In Valdivian rainforests, the role of large trees in ecological succession and community composition has been heavily explored with regard to canopy gap dynamics (Gutiérrez et al. 2008). Characteristics of treefall gaps (gap area, aspect, species, and size of gap-maker, etc.) influence the recruitment of tree species during recovery in Andean montane forests (González et al. 2015). Dominant graminoids represented by Chusquea spp. are likely strong competitors in treefall gaps (Gutiérrez et al. 2008), and inhibit the establishment of seedlings under their canopies (González et al. 2015). Following fire disturbance, Albornoz et al. (2013) found regeneration radiated from surviving individuals that provide seed as well as micro-environments more suitable for propagule deposition and plant survival. In northern hemisphere temperate rainforests with high levels of rainfall and rapidly growing plant species, species composition, density of surviving understory vegetation, as well as regrowth determined by growth form, can set the stage for understory recovery from disturbance (Halpern 1988). This is especially relevant where initial patterns of succession shift as vegetation density increases and light availability declines relatively quickly due to aggressive vegetation growth responses after seemingly catastrophic disturbances. However, such patterns are dependent on the survival of at least some components of the original plant community (including seeds), and in that sense large surviving trees may play a pivotal role in tephra disturbance sites by providing a physical barrier to disturbance and a nucleus of source propagules for understory re-establishment following gap fall succession or canopy re-establishment (Del Moral and Grishin 1999; Schlawin and Zahawi 2008; Cook and Halpern 2018). Nevertheless, some species (such as small shrubs and trees in this study), may disperse rapidly in years following disturbance, and may be adapted to rapid growth in new volcanic substrates independent of large residual trees. For example, Antos and Zobel (1986) found increased density of colonizing conifers (esp. Tsuga spp.) in tephra deposits surrounding Mount St. Helens (Wa, USA) in the years immediately following the eruption, and such initial responses were still reflected in the community over 36 years later (Fischer et al. 2019). Dispersal patterns may also be reflected in our results, and many berry-producing small shrubs and trees may benefit from bird dispersal where dispersal from dead tree branches (Fig. 1) could result in more seedlings away from tree bases.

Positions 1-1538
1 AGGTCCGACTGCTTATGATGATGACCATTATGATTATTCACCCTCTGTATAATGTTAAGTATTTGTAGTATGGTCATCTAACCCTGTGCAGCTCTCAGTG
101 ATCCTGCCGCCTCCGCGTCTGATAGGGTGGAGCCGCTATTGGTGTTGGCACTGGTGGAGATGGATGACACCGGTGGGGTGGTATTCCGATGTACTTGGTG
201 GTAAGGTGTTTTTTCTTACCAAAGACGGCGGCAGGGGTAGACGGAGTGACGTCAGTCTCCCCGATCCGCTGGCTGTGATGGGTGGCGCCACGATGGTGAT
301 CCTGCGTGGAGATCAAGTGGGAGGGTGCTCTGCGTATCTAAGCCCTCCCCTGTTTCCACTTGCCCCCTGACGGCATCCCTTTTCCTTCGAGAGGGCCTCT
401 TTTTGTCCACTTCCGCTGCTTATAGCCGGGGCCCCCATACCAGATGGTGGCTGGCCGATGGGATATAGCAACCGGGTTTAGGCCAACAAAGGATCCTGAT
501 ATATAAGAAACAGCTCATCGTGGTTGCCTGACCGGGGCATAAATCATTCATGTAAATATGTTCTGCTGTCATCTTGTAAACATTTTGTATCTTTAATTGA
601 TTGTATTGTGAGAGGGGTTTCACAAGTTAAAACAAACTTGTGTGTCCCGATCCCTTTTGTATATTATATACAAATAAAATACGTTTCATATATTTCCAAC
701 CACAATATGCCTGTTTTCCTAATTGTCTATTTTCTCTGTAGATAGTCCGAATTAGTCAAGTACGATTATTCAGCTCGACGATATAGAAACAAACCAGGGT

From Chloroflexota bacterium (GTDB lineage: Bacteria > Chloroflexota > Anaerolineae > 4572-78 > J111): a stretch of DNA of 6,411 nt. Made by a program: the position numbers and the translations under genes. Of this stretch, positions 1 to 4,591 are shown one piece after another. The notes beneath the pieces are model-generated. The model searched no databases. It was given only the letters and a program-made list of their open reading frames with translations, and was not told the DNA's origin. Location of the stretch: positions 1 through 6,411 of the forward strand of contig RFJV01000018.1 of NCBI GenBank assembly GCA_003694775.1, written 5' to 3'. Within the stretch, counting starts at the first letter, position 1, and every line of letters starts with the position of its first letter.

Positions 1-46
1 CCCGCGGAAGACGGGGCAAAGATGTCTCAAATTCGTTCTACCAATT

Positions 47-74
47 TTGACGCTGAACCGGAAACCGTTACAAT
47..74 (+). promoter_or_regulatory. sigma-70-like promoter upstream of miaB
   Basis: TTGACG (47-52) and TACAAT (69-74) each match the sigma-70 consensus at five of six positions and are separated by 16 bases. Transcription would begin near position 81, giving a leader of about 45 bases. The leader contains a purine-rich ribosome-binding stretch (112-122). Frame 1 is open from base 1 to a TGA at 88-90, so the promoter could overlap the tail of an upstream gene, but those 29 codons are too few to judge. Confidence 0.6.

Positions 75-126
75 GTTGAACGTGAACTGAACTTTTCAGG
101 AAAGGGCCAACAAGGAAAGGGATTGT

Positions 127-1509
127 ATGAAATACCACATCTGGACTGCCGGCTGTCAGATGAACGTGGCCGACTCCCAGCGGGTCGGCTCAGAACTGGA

Volcanic ejecta is typically devoid of important ecosystem soil building blocks, specifically carbon and nitrogen. The chemical and physical characteristics of volcanic materials could pose challenges to plant community development in post-eruption systems. In the case of the 2015 Calbuco eruption, the specific features of the tephra itself (coarse texture) may have ameliorated this obstacle to plant growth to some degree by abrading existing vegetation, resulting in significant additions of C and N during the eruption. In our data, C, N, and OM adjacent to tree bases were significantly greater than at 3 m from the tree base, consistent with hypothesis five, while pH was significantly lower. Scoria cover was generally reduced away from canopies, while litter was higher. It was unclear if the higher C, N, OM, and lower scoria were due to 1) less scoria initially deposited near the base of trees, 2) more mixing of scoria with canopy soil deposits, wood, detritus, and epiphyte mats near the base of trees that were deposited during (or shortly after) the eruption, 3) occasional epiphyte slumping (secondary disturbance) during the three years of measurements, or 4) a combination of these factors. These explanations are not mutually exclusive, and in combination they represent unique mechanisms through which trees may produce ‘zones of influence’ (sensu Zinke 1962) at the soil surface.